After it grew a whole new canopy of leaves you would re-pot it, in May or June, at least every other year, or every year if you're ambitious. You would feed it at label strength with any liquid fertilizer twice a month in the growing months, only, ~April thru September.

The good news is that you're in Alabama and you still have a little growing season left. Cut off the leaf and the bud in its axil at the ends of every branch and put it outside in dappled shade and bring it indoors any time the temperature will dip below 50°F. That will get you some regeneration of energy and some new, interior leaves. Not enough to look primo all winter, in front of a window, but enough to bridge until next April when you begin the proper, full-tilt boogie regimen. There are lesser methods producing lesser results which other here may outline, but I'm a full-tilt boogie kind of guy.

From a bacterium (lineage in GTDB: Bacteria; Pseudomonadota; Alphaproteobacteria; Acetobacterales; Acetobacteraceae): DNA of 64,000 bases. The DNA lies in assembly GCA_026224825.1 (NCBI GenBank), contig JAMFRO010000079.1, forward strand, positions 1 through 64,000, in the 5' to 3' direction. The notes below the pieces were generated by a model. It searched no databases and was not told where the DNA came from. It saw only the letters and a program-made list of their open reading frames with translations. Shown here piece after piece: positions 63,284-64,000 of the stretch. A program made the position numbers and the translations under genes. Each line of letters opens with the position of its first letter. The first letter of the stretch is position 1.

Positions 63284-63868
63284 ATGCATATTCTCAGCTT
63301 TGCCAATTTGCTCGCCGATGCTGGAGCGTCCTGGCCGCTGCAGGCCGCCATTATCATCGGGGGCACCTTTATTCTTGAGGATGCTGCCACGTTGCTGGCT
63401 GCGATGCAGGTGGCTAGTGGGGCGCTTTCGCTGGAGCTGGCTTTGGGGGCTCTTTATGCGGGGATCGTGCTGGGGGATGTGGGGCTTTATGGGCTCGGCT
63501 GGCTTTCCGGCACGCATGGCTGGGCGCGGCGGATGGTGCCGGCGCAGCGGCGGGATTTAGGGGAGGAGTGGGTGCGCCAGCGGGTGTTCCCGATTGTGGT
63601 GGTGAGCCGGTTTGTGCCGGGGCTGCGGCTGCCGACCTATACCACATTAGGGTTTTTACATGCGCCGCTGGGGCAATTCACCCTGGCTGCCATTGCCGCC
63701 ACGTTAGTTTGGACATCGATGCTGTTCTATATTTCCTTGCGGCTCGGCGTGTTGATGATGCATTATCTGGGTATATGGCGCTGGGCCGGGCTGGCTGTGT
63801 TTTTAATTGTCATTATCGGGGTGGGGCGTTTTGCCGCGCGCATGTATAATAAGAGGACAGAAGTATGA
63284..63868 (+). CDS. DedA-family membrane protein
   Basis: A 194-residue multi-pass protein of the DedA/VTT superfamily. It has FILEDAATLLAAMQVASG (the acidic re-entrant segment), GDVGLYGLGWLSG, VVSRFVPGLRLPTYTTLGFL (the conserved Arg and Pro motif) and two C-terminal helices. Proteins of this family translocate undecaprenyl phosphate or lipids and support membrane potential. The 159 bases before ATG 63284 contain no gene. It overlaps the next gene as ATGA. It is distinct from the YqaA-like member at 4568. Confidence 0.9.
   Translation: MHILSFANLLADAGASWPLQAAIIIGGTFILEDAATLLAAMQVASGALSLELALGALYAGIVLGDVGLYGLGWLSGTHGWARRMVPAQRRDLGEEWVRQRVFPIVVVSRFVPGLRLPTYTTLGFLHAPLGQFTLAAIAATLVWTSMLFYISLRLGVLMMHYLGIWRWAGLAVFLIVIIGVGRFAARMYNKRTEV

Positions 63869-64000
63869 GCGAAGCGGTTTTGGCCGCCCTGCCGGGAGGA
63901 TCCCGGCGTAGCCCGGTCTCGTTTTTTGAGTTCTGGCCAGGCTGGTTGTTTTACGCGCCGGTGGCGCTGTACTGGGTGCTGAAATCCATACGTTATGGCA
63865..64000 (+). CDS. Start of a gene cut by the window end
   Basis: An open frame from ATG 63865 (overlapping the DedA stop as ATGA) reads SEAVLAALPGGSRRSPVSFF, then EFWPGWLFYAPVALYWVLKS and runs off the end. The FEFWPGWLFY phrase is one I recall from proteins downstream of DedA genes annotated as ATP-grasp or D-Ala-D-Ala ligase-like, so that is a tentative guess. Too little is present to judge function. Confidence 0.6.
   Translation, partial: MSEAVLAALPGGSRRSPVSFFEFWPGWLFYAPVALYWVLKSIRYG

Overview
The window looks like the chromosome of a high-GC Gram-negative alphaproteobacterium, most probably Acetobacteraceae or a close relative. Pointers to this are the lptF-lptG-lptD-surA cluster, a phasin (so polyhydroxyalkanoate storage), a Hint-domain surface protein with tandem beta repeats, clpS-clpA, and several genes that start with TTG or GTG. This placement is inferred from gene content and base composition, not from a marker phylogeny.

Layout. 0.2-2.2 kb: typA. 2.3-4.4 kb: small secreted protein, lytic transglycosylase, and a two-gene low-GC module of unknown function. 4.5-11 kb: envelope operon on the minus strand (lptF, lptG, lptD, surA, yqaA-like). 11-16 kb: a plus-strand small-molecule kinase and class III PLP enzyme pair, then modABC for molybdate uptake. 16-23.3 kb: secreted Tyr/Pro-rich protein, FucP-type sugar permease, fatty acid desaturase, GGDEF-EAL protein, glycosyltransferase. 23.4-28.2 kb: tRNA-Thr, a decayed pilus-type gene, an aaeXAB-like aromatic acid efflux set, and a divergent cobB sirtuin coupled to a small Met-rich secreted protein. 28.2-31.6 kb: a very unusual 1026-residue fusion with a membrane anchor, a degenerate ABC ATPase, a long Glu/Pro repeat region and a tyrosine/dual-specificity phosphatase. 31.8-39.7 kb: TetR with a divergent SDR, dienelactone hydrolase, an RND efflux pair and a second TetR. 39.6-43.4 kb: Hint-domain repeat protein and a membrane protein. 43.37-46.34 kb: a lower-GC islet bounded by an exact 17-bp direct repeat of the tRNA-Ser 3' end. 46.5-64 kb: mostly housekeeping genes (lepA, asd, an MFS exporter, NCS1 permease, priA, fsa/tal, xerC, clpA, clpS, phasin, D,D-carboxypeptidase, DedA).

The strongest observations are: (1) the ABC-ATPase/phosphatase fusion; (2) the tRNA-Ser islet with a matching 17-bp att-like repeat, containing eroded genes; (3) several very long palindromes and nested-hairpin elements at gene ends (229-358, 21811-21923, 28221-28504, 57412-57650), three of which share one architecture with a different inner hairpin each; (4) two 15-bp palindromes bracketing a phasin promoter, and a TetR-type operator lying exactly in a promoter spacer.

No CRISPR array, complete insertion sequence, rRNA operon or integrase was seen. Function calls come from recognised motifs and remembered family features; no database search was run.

Thanks for all the replies. I’ve had a little regrow after putting it outside, and hope to follow Forsoothe! ‘s advice this spring.